But by the middle of the 19th century, an even better idea was hatched. What if the circus itself was on a barge? The Floating Circus Palace offered such a sight. It contained a 42-foot (12.8-meter) ring and accommodated 3,400 people [source: Speaight]. It traveled up and down the Mississippi and Ohio rivers for years, until the Civil War effectively shut down the operation. Nevertheless, it provided a permanent house for the circus and became one of the first showboats in a long history of American entertainment.
A Tragedy Bred Safety Measures
In July 1944, one of the most horrific accidents in American entertainment occurred. The Ringling Bros. and Barnum & Baily Circus was in Hartford, Connecticut for an early afternoon show when a fire ripped through the paraffin-covered tent. It caused a stampede, which resulted in 168 deaths, including that of at least 67 children [source: Daily Kos]. It was a horrific tragedy in circus history, but it put a spotlight on some much-needed safety regulations.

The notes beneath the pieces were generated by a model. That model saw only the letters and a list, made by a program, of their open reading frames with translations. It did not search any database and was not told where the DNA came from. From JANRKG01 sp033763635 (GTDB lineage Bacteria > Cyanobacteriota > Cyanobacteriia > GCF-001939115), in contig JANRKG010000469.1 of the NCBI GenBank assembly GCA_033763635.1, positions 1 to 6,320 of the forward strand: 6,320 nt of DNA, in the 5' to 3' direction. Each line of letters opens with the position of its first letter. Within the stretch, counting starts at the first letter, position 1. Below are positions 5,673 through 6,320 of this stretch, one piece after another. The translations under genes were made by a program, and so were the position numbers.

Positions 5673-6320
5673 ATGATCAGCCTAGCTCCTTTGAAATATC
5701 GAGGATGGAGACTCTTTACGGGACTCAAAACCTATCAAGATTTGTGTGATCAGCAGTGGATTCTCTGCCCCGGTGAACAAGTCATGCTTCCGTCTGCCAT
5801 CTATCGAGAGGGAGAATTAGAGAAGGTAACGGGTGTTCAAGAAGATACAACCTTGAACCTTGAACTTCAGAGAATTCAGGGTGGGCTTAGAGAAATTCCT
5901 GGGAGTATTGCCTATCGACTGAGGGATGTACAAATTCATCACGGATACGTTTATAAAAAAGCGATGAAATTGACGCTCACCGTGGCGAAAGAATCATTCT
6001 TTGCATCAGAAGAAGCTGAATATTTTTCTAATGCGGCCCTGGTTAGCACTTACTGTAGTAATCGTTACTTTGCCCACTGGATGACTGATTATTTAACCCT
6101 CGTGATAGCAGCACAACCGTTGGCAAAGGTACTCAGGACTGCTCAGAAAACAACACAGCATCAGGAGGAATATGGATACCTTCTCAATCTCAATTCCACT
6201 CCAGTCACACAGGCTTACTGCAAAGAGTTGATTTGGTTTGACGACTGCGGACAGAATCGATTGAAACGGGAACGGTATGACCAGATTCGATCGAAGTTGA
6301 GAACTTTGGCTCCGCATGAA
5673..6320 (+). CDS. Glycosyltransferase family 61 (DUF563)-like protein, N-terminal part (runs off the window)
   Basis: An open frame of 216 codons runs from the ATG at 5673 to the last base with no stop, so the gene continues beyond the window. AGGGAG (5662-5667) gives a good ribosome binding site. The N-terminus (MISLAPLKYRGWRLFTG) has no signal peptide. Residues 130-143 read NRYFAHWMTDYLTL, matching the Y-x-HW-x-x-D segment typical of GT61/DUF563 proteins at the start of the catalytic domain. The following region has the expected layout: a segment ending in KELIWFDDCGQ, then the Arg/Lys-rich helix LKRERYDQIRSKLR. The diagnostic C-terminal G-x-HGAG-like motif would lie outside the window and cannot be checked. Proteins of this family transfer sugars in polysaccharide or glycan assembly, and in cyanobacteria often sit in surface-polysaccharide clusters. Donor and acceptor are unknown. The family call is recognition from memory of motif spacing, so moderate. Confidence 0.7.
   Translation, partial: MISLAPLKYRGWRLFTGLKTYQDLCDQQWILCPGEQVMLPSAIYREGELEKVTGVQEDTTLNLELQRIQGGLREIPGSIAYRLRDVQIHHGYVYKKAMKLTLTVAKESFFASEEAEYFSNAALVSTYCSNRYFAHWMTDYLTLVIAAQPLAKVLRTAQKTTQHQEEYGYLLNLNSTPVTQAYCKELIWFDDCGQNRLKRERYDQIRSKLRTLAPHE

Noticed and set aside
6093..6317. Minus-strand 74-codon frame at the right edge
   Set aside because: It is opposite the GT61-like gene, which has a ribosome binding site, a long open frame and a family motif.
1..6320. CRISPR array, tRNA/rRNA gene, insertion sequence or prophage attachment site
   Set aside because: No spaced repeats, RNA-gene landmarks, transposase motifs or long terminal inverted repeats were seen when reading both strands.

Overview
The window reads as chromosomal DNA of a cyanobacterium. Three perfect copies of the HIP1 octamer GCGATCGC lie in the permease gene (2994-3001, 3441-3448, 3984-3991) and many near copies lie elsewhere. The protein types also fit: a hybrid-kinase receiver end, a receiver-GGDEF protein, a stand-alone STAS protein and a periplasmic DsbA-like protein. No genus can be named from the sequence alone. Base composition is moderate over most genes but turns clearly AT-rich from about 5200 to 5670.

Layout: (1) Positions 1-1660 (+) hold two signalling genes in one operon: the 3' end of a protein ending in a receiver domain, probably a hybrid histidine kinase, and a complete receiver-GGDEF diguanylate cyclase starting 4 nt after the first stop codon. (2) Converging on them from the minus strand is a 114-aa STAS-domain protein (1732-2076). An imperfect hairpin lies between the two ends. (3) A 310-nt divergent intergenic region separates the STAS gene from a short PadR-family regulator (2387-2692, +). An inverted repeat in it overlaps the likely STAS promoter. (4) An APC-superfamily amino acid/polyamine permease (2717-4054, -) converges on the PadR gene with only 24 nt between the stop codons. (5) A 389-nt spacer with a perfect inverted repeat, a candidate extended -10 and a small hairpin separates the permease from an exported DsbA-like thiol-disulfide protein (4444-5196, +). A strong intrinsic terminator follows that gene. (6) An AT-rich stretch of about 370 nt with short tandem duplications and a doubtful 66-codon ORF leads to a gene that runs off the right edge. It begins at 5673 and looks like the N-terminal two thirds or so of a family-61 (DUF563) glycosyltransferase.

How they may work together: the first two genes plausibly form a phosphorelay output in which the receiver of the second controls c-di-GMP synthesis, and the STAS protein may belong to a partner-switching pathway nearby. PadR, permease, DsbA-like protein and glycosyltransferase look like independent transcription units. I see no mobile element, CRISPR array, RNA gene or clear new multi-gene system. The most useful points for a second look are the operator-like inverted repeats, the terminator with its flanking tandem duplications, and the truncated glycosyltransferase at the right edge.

After the fire, Hartford — and Connecticut in general — took a look at the laws in place regulating things like fire exits. Temporary structures like the Hartford circus tent were not stringently regulated or enforced. In response, the city and state adopted some extremely strict safety regulations, among the toughest yet in the nation, to prevent another disaster. The American Standards Association adopted new regulations for temporary structures to create a national code, and in the 70 years since the Hartford fire, nobody has died in a commercial tent fire [source: The Hartford Courant].
Balloon Ascents Were All the Rage
Look up there, flying high above the circus ring! No, that's no flying trapeze artist. It's a ... hot air balloon? Does that check out?
Turns out, it actually does. Balloon ascents became a popular part of the British circus tradition in the 19th century. While it might seem pretty strange to a modern audience, remember that the hot air balloon (and flight in general) was a gigantic deal back in the day. It was as bizarre and strange as an elephant calmly taking commands or contortionists bending themselves into nearly inhuman shapes.